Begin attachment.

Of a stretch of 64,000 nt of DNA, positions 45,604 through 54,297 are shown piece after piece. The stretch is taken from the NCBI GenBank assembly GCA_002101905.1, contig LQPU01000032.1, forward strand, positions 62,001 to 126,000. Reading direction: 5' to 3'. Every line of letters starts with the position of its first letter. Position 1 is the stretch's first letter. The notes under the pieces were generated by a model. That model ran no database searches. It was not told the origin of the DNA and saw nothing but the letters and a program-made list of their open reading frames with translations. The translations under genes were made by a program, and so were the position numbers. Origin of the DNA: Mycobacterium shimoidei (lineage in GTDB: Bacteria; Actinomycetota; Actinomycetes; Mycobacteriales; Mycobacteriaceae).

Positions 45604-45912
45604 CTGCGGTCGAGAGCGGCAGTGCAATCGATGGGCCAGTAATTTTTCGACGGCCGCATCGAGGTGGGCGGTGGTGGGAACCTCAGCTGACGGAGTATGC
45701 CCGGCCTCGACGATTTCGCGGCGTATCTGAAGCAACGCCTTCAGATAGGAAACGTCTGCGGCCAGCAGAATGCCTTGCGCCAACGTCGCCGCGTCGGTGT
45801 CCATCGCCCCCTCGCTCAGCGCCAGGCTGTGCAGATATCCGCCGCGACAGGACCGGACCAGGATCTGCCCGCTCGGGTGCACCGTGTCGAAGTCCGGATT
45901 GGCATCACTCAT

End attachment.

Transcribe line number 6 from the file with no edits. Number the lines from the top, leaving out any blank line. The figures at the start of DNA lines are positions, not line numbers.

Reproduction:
45901 GGCATCACTCAT